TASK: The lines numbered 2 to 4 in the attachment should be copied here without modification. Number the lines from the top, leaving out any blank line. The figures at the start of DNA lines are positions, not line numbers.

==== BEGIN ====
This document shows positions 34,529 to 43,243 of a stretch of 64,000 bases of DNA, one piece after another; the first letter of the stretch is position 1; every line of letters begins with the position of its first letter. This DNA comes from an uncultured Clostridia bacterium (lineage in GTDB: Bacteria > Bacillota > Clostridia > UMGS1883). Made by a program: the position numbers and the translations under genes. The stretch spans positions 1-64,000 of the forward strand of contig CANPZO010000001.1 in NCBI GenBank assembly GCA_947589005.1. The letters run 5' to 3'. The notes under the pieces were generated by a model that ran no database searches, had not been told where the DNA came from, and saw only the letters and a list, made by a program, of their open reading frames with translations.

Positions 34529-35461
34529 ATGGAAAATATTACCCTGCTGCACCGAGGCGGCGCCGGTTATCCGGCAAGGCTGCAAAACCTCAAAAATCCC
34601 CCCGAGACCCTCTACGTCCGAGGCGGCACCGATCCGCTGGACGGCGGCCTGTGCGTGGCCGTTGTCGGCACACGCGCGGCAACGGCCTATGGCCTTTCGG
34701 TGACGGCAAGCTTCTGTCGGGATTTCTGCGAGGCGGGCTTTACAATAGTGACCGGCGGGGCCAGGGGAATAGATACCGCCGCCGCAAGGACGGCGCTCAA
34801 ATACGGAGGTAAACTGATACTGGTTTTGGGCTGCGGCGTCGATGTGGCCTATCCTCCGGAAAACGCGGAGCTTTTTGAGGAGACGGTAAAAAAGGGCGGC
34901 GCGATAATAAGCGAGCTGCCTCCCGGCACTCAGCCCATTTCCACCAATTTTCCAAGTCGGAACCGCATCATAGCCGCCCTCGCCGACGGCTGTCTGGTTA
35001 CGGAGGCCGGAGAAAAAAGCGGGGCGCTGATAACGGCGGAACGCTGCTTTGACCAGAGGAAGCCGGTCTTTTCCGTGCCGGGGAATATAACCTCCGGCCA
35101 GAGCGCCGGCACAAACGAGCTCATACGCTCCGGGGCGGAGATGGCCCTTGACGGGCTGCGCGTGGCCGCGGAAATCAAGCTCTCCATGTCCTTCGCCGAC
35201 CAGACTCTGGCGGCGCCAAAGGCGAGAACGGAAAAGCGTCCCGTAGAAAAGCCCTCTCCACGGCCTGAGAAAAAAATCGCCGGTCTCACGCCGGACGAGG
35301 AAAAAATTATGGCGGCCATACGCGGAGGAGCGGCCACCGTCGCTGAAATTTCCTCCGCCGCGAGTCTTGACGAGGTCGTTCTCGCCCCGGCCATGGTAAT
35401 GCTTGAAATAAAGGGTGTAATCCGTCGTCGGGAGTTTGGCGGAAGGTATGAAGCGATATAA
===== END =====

Positions 34529-35461
34529 ATGGAAAATATTACCCTGCTGCACCGAGGCGGCGCCGGTTATCCGGCAAGGCTGCAAAACCTCAAAAATCCC
34601 CCCGAGACCCTCTACGTCCGAGGCGGCACCGATCCGCTGGACGGCGGCCTGTGCGTGGCCGTTGTCGGCACACGCGCGGCAACGGCCTATGGCCTTTCGG